The longstanding mystery surrounding Antarctica’s Blood Falls has finally been solved. The deep red falls were first discovered in Antarctica in 1911 where scientists noticed a river had stained the surrounding cliff of ice with a dark red color. Previously, they had believed it was due to algae discoloring the water, however that hypothesis was never verified.
Now, thanks to research by the University of Alaska Fairbanks, we know the true origin of the Blood Falls flowing from the Taylor Glacier. The deep red coloring is due to oxidized iron in brine saltwater, the same process that gives iron a dark red color when it rusts. When the iron bearing saltwater comes into contact with oxygen the iron oxidizes and takes on a red coloring, in effect dying the water to a deep red color.
These microbial communities live in extreme conditions that may resemble the beginning of life on Earth, before oxygen was largely present in the atmosphere. They provide clues as to how life could potentially develop on other planets that lack an oxygen rich atmosphere like Earth. In addition, it provides further evidence of the many ways life can adapt to extreme environments.
Interestingly, the Blood Falls also contains an array of microbes that can survive in extreme conditions. These microbial communities live off sulfates in the water and create energy via sulfate reduction. This is a similar reduction process in which humans convert food to energy but instead of using oxygen these microbes use the less favorable sulfate.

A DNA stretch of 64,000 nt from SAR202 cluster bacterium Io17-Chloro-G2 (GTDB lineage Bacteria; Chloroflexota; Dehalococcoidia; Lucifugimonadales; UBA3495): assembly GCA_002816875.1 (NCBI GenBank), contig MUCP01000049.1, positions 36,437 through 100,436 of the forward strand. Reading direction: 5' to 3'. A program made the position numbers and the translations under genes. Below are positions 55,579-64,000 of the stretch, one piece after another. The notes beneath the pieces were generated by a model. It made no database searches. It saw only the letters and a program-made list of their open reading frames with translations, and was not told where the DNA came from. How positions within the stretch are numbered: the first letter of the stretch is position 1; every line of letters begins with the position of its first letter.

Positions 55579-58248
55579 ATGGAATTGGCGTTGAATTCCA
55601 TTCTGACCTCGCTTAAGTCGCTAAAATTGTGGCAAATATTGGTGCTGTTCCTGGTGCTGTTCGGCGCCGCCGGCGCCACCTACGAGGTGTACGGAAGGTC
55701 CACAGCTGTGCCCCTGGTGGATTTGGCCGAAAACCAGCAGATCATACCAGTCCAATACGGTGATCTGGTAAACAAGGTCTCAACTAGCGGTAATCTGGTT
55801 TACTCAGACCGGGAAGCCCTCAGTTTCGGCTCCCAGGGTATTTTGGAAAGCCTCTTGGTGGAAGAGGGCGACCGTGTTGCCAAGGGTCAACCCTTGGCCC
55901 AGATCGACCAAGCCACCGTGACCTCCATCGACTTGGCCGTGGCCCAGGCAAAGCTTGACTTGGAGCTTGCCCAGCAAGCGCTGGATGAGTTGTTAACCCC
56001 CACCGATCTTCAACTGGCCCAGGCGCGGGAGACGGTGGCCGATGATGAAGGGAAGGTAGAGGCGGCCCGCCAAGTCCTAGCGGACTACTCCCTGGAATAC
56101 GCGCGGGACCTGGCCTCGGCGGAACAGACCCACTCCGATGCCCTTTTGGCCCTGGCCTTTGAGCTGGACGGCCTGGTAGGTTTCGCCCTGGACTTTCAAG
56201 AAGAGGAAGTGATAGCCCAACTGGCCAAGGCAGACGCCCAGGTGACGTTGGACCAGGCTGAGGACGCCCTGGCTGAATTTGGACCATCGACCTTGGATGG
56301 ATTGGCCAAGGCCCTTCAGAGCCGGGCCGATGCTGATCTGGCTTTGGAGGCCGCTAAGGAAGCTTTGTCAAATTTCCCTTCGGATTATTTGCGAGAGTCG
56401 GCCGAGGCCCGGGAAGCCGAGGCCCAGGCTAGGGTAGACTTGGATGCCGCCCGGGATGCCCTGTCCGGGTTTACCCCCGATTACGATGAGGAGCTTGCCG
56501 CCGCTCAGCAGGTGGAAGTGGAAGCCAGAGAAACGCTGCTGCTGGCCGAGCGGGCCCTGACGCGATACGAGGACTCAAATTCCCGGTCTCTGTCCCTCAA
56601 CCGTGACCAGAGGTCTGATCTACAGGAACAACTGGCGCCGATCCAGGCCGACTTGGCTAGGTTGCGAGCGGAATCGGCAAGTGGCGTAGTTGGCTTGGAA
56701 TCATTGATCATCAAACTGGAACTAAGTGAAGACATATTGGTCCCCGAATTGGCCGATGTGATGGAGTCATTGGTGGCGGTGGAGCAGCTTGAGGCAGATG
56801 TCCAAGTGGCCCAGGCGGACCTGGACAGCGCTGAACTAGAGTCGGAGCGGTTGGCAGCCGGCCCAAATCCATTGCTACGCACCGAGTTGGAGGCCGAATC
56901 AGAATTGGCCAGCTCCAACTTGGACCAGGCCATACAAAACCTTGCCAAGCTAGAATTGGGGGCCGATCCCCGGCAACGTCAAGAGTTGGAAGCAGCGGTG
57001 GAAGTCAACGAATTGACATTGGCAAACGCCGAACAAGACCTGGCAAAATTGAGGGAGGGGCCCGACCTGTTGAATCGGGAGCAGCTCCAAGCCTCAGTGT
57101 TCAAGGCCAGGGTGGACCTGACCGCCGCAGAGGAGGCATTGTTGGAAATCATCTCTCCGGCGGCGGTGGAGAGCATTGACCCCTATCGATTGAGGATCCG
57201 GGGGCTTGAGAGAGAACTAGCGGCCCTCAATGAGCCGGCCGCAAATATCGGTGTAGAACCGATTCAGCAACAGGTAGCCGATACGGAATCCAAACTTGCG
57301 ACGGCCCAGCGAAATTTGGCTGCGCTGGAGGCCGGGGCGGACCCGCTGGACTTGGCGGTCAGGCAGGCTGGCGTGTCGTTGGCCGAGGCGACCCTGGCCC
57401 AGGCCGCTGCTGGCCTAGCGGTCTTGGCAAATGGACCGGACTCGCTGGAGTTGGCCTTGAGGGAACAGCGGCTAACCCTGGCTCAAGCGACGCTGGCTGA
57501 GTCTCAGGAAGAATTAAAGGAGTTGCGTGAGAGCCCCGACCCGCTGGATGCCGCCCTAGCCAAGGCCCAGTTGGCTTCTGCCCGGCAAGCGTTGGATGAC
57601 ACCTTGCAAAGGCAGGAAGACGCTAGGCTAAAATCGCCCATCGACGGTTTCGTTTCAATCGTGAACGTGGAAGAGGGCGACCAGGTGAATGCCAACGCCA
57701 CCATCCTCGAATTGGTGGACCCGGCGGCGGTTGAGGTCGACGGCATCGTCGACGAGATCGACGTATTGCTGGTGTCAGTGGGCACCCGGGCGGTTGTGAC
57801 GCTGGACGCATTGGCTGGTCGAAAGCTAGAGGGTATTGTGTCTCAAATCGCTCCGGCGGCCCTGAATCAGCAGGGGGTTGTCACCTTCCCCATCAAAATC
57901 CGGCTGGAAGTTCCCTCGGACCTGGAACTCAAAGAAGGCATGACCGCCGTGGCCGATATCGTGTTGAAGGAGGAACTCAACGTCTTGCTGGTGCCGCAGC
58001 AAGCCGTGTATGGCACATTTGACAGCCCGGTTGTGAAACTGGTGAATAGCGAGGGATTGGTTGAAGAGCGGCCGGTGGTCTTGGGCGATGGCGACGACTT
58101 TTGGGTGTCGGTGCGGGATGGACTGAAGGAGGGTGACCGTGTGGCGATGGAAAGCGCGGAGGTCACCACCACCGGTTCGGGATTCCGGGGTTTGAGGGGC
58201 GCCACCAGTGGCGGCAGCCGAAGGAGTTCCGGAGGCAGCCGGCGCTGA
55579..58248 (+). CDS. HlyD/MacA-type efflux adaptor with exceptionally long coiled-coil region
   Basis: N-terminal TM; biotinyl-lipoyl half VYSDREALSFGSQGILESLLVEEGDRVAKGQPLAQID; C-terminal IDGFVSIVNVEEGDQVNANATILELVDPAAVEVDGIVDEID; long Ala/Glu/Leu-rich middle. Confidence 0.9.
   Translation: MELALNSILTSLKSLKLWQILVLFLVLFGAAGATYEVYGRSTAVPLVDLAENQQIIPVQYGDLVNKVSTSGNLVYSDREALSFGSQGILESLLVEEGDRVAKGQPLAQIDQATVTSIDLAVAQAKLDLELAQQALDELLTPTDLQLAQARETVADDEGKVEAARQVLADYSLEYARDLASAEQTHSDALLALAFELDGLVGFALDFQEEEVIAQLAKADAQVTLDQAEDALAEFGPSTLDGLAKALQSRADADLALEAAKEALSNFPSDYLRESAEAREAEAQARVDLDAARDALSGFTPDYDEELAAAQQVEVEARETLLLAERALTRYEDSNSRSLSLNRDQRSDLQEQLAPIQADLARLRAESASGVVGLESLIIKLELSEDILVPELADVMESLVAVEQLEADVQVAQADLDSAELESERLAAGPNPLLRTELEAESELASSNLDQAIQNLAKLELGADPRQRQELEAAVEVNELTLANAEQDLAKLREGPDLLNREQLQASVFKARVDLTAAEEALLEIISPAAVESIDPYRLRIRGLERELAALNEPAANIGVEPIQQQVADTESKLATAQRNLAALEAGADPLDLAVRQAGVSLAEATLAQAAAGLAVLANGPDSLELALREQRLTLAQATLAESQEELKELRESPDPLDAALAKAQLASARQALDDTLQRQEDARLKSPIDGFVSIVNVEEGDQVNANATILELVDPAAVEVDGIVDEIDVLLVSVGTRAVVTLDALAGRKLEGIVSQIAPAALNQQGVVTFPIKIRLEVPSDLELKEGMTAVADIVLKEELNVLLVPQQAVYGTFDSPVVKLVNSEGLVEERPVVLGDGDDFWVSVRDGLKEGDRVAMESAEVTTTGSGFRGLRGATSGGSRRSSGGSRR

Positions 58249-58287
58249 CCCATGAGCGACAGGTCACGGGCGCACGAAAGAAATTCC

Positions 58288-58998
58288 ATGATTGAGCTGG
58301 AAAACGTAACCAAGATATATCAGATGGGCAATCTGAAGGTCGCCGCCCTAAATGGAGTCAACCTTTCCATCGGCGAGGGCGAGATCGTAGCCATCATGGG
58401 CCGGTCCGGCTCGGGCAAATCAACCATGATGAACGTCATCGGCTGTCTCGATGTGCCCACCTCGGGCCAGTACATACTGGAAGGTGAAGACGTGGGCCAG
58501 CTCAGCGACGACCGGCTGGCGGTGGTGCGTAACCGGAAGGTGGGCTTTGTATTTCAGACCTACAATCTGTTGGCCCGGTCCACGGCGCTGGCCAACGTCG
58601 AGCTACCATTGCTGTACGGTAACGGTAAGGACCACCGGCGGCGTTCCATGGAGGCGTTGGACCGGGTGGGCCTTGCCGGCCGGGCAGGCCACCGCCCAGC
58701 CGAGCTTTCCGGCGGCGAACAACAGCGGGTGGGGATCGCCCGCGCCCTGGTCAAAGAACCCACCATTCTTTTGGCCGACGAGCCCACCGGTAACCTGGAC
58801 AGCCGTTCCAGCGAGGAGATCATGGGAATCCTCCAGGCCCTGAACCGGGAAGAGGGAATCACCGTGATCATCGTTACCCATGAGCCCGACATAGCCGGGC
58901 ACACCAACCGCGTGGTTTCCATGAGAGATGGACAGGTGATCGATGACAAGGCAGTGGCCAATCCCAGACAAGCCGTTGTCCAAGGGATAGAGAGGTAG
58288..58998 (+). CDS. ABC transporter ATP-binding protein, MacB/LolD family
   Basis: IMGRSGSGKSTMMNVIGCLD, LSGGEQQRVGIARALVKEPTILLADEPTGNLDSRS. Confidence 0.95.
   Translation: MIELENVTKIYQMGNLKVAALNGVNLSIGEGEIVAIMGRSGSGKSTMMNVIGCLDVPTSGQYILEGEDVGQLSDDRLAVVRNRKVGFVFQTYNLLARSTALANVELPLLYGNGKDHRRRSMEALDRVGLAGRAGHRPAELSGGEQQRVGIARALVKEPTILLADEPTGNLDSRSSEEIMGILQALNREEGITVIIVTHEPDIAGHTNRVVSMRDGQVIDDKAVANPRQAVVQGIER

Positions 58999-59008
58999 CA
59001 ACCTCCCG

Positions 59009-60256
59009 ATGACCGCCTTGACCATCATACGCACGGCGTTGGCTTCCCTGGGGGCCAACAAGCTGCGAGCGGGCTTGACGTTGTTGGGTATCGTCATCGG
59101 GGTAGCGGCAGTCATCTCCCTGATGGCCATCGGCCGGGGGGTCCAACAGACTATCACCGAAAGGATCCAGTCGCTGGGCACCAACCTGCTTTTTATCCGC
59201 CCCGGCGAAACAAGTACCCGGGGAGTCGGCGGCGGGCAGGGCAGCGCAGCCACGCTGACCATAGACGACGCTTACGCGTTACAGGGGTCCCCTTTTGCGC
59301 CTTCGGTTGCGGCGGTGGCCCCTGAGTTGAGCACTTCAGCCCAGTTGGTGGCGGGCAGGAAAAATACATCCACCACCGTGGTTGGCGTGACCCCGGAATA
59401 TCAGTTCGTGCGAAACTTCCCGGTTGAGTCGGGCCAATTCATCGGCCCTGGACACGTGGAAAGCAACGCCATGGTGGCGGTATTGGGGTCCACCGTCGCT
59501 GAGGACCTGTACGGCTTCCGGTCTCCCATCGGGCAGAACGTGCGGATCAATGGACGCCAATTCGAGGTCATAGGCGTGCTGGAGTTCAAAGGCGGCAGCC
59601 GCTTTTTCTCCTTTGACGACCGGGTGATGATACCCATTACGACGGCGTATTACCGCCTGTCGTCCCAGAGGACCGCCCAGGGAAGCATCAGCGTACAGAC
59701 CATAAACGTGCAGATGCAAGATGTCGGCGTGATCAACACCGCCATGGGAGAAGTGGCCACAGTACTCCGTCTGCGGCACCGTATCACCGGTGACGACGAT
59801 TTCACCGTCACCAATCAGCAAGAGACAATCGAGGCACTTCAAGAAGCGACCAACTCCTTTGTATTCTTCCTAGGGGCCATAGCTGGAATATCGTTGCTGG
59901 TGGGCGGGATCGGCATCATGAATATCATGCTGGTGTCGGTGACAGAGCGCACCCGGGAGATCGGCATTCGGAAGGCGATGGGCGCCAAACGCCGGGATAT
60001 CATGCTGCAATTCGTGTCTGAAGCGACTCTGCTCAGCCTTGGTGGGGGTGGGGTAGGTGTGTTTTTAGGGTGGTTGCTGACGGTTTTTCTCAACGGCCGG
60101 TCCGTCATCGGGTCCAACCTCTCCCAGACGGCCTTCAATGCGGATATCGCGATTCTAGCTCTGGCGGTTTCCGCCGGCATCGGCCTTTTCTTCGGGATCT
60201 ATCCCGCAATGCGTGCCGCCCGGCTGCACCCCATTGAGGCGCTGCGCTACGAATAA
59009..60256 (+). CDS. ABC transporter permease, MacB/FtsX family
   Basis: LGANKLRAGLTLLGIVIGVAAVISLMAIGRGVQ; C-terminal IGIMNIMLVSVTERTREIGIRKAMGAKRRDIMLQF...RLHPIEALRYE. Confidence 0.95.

One would initially assume the water should be frozen in place as it sits below a thick column of ice. However, several factors allow the water to remain as a liquid. One is the release of latent heat associated with water freezing, this low amount of heat contributes to keep the water above freezing temperature. In addition, water super-saturated in salt freezes at a lower temperature than fresh water. This is the exact reason cities salt roads in preparation for a winter storm. Lastly, the high pressures at the base of the glacier will have a small impact in reducing the temperature at which water freezes.
The water is sourced from a brine lake beneath the Taylor Glacier, which over time has picked up iron from the underlying bedrock. The iron rich brine, which is under high pressures due to the overlying glacier, is injected through fissures in the glacier as it attempts to make its way toward lower pressures.
The research team transected the glacier in a grid using radio-echo sounding (RES) to map out the features below the glacier. Thankfully, the super saturated brine that makes up the river allows for a stark density contrast in RES compared to the non-saline (fresh) ice.
The research team calculates that the brine water takes approximately 1.5 million years to finally reach the Blood Falls as it makes its way through fissures and channels in the glacier.